First population-level study of its kind reveals increased risk of infection and antibiotic prescriptions following semi-invasive ultrasound probe procedures
A groundbreaking epidemiological study which has global implications concerning the methods used to reprocess transvaginal and transrectal ultrasound probes, has been released by Health Protection Scotland and NHS Scotland.1 The study shows:
- Thirty days after a transvaginal ultrasound scan, patients were 41% (HR=1.41) more likely to have positive bacterial cultures and 26% (HR=1.26) more likely to be prescribed antibiotics than similar patients who underwent gynaecological procedures without ultrasound (p<0.001).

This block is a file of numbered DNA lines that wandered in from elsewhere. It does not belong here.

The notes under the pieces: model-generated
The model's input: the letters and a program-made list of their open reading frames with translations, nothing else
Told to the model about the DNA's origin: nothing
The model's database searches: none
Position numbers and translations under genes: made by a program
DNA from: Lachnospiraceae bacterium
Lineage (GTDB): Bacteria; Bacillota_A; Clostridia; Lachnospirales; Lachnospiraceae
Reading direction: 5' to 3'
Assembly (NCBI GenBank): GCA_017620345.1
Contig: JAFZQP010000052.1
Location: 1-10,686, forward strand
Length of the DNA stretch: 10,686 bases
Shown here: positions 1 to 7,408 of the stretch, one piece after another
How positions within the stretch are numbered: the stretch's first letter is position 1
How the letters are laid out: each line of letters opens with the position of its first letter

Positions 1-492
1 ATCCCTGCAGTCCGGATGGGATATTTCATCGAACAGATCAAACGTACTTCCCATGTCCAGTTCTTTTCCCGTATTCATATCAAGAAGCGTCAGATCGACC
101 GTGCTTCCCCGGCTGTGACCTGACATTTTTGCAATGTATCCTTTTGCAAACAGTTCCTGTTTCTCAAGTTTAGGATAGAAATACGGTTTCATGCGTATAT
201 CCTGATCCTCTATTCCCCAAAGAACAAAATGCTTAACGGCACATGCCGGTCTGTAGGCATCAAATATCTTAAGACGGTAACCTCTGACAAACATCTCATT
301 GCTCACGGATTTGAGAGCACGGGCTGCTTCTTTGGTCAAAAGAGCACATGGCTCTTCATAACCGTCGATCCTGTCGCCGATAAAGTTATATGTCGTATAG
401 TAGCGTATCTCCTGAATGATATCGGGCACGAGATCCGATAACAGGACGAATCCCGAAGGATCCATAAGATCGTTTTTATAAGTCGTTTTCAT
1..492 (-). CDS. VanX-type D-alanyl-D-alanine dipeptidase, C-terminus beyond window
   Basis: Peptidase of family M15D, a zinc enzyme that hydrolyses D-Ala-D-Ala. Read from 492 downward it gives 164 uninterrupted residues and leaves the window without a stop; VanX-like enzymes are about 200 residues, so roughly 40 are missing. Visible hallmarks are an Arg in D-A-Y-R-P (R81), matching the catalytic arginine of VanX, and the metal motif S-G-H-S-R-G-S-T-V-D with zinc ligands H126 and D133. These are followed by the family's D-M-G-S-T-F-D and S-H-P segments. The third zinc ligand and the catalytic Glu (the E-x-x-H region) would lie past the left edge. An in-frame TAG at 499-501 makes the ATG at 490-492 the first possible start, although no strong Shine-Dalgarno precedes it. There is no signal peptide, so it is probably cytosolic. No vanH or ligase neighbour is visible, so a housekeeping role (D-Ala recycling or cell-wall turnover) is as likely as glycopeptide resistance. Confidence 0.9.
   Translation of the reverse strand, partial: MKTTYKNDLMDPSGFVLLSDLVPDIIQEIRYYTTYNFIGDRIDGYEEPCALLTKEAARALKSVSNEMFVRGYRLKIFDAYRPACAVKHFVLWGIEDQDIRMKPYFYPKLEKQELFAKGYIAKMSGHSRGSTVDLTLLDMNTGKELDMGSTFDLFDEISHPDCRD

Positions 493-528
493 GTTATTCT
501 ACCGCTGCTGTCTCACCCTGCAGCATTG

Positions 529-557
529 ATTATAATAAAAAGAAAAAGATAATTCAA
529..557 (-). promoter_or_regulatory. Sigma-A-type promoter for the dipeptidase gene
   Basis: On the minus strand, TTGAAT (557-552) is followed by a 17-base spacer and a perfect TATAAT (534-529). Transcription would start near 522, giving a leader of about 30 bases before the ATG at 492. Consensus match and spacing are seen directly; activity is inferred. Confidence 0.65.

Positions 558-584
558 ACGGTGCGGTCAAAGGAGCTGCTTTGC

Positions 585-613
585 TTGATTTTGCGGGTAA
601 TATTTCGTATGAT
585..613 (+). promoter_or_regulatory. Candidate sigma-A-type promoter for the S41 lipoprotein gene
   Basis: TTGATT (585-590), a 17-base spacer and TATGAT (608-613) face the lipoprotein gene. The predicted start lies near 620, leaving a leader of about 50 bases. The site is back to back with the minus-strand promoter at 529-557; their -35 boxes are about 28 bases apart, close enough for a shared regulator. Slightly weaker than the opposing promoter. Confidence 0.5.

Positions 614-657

- For transrectal scans, patients were 3.4 times (HR=3.4) more likely to have positive bacterial cultures and 75% (HR=1.75) more likely to be prescribed antibiotics (p<0.001).
- Health Protection Scotland, NHS National Services Scotland. NHSScotland Risk Based Recommendations for the Decontamination of Semi-Invasive Ultrasound Probes: Risk of infection following semi-invasive ultrasound procedures in Scotland, 2010 to 2016. Version 1.0. October 2017. Accessible at: http://www.hps.scot.nhs.uk/pubs/detail.aspx?id=3366